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Search tips

Video guides

The following videos contain hints and tips on how to get the most out of searching our Library databases.
 

Use of advanced search, phrase searching, Boolean (AND/OR/NOT) and the importance or searching for synonyms (Duration: 3:56 mins)

 

Using wildcards, proximity operators and selecting search terms (Duration: 4:31 mins)

 

Advanced search techniques; building complex search strings (Duration: 2:40 mins)

Common search shortcuts

Try these common shortcuts to refine your search:

  • AND OR NOT: sometimes called Boolean logic, use the words AND OR NOT in your search to combine terms together and widen or narrow a search 
  • Quotation marks: use this for finding words as a phrase, e.g. “supply chain management”
  • Wildcard asterisk: use to pick up variant word endings/spellings, e.g. “cost estimat*” for cost estimate, cost estimates, cost estimation, cost estimations, cost estimating, cost estimator, cost estimators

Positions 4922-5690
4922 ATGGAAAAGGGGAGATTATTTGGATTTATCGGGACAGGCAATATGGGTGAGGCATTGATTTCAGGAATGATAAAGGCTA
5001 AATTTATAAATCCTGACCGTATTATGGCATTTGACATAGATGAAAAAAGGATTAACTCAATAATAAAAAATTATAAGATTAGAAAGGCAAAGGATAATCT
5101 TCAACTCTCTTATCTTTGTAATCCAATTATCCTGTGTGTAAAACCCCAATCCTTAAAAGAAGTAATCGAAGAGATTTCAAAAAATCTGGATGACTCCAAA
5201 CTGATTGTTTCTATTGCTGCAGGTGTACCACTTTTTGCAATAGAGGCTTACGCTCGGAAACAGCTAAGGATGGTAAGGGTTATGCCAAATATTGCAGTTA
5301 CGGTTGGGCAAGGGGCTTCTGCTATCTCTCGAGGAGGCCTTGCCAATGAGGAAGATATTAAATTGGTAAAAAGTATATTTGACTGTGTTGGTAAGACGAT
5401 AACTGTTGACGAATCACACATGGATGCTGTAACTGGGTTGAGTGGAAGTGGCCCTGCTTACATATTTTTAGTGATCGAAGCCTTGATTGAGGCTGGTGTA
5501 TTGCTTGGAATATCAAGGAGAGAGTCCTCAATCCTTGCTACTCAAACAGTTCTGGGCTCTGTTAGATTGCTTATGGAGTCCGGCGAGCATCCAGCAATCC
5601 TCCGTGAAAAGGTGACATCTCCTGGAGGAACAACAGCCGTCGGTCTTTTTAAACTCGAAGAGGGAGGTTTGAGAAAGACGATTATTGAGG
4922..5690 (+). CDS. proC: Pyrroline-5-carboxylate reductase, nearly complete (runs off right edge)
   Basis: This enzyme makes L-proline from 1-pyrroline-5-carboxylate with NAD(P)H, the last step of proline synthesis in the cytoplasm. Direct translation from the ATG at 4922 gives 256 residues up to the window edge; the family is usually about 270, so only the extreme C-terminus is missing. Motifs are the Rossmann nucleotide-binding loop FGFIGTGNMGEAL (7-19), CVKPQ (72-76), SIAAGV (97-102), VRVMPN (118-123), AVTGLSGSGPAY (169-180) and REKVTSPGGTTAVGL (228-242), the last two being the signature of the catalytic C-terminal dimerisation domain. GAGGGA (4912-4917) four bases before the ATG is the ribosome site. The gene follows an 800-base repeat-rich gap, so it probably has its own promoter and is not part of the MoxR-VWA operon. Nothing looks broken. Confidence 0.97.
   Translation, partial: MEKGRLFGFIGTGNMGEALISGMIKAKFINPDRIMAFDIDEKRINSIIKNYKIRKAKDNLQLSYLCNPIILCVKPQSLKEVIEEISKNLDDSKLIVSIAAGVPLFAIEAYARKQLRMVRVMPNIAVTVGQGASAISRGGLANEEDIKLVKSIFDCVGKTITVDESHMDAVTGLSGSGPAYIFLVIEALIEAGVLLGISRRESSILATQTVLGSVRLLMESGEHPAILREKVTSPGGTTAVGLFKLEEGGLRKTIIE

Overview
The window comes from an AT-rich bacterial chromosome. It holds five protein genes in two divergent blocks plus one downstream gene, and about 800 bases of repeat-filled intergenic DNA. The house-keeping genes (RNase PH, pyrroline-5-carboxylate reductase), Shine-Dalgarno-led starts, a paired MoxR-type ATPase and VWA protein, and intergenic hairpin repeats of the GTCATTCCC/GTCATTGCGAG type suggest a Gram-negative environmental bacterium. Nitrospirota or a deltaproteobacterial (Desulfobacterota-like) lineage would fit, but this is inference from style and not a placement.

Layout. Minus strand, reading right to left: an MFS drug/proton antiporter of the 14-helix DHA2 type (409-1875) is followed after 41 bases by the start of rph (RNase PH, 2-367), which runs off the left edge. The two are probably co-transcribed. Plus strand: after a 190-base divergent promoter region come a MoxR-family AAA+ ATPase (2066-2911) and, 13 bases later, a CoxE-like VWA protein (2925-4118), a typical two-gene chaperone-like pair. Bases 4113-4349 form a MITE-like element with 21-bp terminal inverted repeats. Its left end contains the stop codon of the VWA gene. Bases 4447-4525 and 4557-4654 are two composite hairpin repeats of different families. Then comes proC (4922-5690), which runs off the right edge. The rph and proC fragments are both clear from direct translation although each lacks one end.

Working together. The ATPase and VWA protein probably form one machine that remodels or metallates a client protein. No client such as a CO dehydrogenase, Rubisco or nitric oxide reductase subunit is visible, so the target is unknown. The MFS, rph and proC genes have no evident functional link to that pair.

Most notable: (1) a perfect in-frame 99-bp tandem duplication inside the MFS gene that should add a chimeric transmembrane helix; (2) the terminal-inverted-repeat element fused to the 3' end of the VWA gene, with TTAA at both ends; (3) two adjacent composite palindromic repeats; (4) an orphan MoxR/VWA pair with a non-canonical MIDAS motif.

• Wildcard question mark: use when a letter/character changes but is not removed, e.g. organi?ation
  • Synonyms, acronyms, abbreviations: use this technique to include any words, phrases, acronyms, abbreviations that might have been used by authors writing on the topic, e.g. aerospace OR aircraft OR aeroplane* OR airplane*
  • Nest your terms using brackets: using brackets to nest terms enables the dataset to interpret your search string correctly e.g. Lean AND (manufactur* OR product*OR techn*) 
  • Proximity operators: NEAR/WITHIN allows you to find two or more search terms within a specified distance of each other but in no particular order. Database rules vary, so check within the help of each database to see what they use: 
    • Scopus uses W/n: e.g. robot* W/6 weld* 
    • ABI/Inform and Web of Science use NEAR/n: e.g. robot* NEAR/6 weld*
    • EBSCO Business Source Complete uses Nn: e.g. robot* N6 weld*

The above searches would find variations of the words robot and weld no more than six words apart. 

Further online guidance

Need help?

Please arrange a research appointment with your Information Specialist.